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I have written the sentence

One difficulty when performing a numerical integral arises when one does not know the exact function being used (for example, in signal processing), but is instead cumulatively calculating data points that are then fed into an integral function.

"Is" sounds incorrect here; what should the verb be? I tried "are", but that doesn't sound right either. Would it be better to split up the sentence?

In short, how can I formulate this so that it is grammatically correct?

  • @PeterShor, yup, I mistyped, it should be "function" – heather Jun 26 '18 at 22:08
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    "one does not know", "one is" (i.e., one is the subject of is, it seems to me – Xanne Jun 26 '18 at 22:56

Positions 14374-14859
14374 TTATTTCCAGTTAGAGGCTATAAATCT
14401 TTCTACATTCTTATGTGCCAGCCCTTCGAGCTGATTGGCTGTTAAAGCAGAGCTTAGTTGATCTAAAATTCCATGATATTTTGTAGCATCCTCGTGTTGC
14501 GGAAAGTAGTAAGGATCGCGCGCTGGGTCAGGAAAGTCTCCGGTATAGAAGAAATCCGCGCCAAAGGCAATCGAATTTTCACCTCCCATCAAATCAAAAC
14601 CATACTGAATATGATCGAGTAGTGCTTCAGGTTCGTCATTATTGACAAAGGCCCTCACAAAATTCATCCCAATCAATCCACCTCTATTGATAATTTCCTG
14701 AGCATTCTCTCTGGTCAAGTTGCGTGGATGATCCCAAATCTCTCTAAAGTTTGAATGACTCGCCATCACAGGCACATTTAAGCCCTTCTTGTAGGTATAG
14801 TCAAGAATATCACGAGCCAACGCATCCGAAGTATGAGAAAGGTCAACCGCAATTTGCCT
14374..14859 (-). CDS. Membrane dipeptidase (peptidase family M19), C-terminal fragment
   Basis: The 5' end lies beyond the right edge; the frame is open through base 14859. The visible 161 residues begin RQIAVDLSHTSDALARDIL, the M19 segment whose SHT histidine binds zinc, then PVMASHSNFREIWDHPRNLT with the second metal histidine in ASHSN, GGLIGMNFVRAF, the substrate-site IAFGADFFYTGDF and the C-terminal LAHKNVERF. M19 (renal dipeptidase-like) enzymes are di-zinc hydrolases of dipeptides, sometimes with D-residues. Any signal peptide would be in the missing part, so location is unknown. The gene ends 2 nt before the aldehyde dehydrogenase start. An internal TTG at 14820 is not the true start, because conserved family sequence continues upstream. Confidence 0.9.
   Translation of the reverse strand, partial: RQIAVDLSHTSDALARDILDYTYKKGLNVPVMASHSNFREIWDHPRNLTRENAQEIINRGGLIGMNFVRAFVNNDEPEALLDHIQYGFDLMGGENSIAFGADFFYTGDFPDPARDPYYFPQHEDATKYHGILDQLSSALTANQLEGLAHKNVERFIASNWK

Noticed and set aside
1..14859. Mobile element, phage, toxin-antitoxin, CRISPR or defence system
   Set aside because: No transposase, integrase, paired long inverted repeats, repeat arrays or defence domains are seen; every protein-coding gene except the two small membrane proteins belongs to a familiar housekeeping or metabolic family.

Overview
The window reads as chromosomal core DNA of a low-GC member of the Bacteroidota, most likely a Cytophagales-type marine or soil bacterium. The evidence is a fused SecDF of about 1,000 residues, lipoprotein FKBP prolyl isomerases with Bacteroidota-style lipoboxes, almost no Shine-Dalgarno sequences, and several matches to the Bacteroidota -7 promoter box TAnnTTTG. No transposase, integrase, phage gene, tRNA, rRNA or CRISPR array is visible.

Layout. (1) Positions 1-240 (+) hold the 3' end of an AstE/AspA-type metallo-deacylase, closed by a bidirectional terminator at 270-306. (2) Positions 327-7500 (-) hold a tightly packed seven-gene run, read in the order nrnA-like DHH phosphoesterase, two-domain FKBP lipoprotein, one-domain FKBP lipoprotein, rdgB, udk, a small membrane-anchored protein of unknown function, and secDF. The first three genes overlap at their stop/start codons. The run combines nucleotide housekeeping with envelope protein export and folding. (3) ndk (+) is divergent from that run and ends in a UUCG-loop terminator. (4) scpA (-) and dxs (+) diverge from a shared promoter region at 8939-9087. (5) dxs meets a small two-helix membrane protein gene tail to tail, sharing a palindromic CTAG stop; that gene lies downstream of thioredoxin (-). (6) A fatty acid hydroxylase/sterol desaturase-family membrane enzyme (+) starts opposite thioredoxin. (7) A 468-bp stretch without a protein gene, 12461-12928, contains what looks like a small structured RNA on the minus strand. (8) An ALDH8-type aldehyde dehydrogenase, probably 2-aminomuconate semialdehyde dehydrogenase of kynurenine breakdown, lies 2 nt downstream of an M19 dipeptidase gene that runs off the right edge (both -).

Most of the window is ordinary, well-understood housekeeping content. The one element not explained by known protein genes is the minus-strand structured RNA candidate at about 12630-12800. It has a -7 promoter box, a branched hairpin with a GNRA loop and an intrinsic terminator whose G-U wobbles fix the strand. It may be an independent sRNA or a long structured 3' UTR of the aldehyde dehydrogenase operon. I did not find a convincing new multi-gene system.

• @Xanne it does sound a little over-done, but that works. It certainly sounds better than before. Thanks =) – heather Jun 26 '18 at 23:00
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    I wasn't suggesting it needed to be changed; I was just explaining how I'd parse it. I thought you were quoting something. – Xanne Jun 26 '18 at 23:05
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    "when one does not know… but instead cumulatively calculates…" – Kevin Jun 26 '18 at 23:48
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Neither is nor are will make this sound right; the correct approach is to make the verb tenses in the phrases match:

when one does not know… but instead cumulatively calculates…

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